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Mermaid in the Shade

Coronado Brewing Company commands the spotlight


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Coronado Brewing Company's Islander IPA | Photo by Bruce Glassman

With all the noise that tends to surround the craft beer industry these days, it’s nice to stop and recognize the folks who work quietly, steadily, and humbly on their own—just plugging away and making great beer.

For the past twenty years, Coronado Brewing Company has been quietly getting things done. Like their fellow 20-year-old colleagues—Stone and Ballast Point—Coronado has grown from a small operation into one of San Diego’s largest and most respected breweries, now with three locations. You may not see their faces in as many glossy magazines or slick videos, but the growth and success that the folks at Coronado have achieved is just as impressive as that of any brewery in town.

As young guys, Rick Chapman and his brother Ron had a longtime dream to open a brewpub; by 1995 they decided to make it happen. A twenty-something named Shawn DeWitt was working for Rick as a barista at the time (at Café 1134 on Orange Avenue) and the brothers asked Shawn to be a partner in the new venture. When Shawn inquired what his role would be, the Chapmans said they had him slotted to be the brewer. Even though Shawn had never brewed before, he was up for the challenge. He began training at the old La Jolla Brewing Company five days a week and spent eight months learning from two brewers named John Atwater and Ben Frymark. Meanwhile, Ron and Rick were at their new space on Orange Avenue (formerly Buzzy’s Cove) setting up a 10-barrel brew house and overseeing restaurant renovations. By August 1996, Shawn and the brew house were ready for action.

Tanks at Coronado Brewing Company | Photo by Bruce Glassman

The original brewing space was a lot like a space capsule; it was about 200 square feet all told. Shawn remembers that, when he first began brewing, he had to work behind a bunch of plastic sheets that separated his area from the restaurant while it was under construction. “That tiny space was my work environment,” Shawn recalls. “I was basically in that bubble, trying to figure out how to make beer.”

Twenty years ago, lots of folks in town were really still figuring out how to make beer. “There were maybe ten of us,” Shawn remembers. “Stone, Ballast Point, AleSmith, Karl Strauss, Hang Ten, Hops Bistro, La Jolla Brewing Company, Pizza Port, and Callahan’s, I think it was. It was unique. We all knew each other. We all shared ideas about how to do things because there wasn’t anyone else to call. If I had an issue with, say, my glycol not working, I would call one of the other breweries.” Shawn says he got a lot of help and advice from his fellow brewers, especially Steve Wagner and Greg Koch at Stone, who were always willing to answer his questions.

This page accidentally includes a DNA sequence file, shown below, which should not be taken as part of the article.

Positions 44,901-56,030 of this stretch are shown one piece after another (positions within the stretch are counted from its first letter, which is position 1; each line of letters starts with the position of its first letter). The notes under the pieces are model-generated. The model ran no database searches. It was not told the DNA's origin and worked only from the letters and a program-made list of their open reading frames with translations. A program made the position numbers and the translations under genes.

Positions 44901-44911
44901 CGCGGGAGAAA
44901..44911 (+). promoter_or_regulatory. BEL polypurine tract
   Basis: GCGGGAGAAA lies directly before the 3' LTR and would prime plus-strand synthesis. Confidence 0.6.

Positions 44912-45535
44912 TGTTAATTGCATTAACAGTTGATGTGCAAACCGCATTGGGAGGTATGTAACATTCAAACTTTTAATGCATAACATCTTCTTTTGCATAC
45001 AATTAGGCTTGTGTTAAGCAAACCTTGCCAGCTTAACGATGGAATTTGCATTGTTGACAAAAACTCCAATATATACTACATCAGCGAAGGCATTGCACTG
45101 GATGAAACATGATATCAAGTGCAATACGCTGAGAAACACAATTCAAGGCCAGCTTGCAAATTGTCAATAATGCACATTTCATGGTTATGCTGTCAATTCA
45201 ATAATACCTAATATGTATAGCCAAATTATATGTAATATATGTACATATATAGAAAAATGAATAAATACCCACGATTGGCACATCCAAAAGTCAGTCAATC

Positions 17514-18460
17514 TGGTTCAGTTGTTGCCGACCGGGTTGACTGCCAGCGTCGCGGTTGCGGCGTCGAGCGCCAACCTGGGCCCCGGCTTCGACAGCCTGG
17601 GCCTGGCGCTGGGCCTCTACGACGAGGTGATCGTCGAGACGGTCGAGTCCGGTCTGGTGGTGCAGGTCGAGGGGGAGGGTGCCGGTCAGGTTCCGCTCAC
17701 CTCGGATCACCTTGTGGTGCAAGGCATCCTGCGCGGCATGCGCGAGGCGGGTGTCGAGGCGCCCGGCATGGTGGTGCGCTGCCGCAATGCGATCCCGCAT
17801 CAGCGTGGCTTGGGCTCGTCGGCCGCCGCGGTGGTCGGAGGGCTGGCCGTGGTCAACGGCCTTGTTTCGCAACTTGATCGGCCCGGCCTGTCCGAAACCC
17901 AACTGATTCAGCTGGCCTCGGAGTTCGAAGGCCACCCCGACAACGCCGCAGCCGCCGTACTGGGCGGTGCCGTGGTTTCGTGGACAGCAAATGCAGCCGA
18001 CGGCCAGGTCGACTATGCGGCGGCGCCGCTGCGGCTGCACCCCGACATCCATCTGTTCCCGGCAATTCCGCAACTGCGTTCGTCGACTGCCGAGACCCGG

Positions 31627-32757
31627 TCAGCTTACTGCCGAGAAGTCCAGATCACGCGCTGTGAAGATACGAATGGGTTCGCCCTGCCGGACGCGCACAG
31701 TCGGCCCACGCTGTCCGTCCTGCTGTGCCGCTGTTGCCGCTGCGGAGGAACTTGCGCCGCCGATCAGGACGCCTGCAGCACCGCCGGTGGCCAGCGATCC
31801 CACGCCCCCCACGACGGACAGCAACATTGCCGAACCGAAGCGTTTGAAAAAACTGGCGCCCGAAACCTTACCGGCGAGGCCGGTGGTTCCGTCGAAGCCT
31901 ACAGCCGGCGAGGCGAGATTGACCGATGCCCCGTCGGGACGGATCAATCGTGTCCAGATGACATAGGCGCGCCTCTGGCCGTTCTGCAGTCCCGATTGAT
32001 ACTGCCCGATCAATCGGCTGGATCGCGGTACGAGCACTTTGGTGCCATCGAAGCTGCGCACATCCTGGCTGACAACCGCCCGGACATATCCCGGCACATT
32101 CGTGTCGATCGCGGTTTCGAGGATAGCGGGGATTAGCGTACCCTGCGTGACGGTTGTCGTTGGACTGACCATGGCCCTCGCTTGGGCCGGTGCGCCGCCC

One brewer in particular, Tom Nickel, gave Shawn what turned out to be invaluable help. “In the early days,” Shawn recalls, “I was taught to use a one-time pitch, a dry ale yeast called Nottingham. It was a 500-gram package. I would rip it open and I would dump it in, close the fermenter, and that was it. I would never re-pitch any yeast. And, not knowing that much at the time, I thought this was great. You couldn’t mess it up. If you don't re-pitch, it can never go funky on you.” It wasn’t long before a bunch of Shawn’s brewer friends encouraged him to switch to White Labs for yeast instead. White Labs is a local company that provides fresh liquid yeast, and liquid yeast produces a superior product that can also be harvested after fermentation and can be re-used numerous times. “So what happened was Tom Nickel came over to the brewpub and showed me how to use liquid yeast,” Shawn remembers. “He said he had a yeast strain that everybody uses—Cali 01—he said it’s very neutral, and that it will improve our beers and will reduce our yeast costs.” From there on out, it was White Labs yeast all the way.

Shawn believes that even his generation, which had been there for the massive IPA craze, is suffering from a little bit of palate fatigue.

In their first year, Coronado produced about 550 barrels (1,100 kegs) of beer. As he gained confidence and mastered the system, Shawn was able to let his own brewing style develop. His first batch was a single-hop (Chinook) IPA that he dry hopped (this eventually became Islander IPA). Then came what used to be called Red Rock Amber, a recipe that later evolved into one of their bestsellers, Mermaid’s Red.  Of course, Shawn’s early beers were made for a 1990s beer-drinking consumer, one that had different tastes from those of today. “I’ve seen the pendulum swing,” Shawn says. “When we first started, pales and ambers were pretty hot. Then it moved toward IPAs. Then it became double IPAs, and then barrel-aging and sours—it was kind of getting out there. But now, twenty years later, I’ve noticed that our Mermaid’s Red consumption—which has always been stable, is starting to increase. And Seacoast Pilsner is also starting to go up. I feel like a whole new generation of beer drinkers have come of age and they’re starting with the lighter styles of beer.” Shawn also believes that even his generation (he’s 46, with two kids), which had been there for the massive IPA craze, is suffering from a little bit of palate fatigue. That generation, too, is going back to the lighter, sessionable, more straightforward beers. Speaking for guys like him, Shawn says, “The old days of crushing the big-boy beers and then getting up early in the morning doesn’t work so well any more.”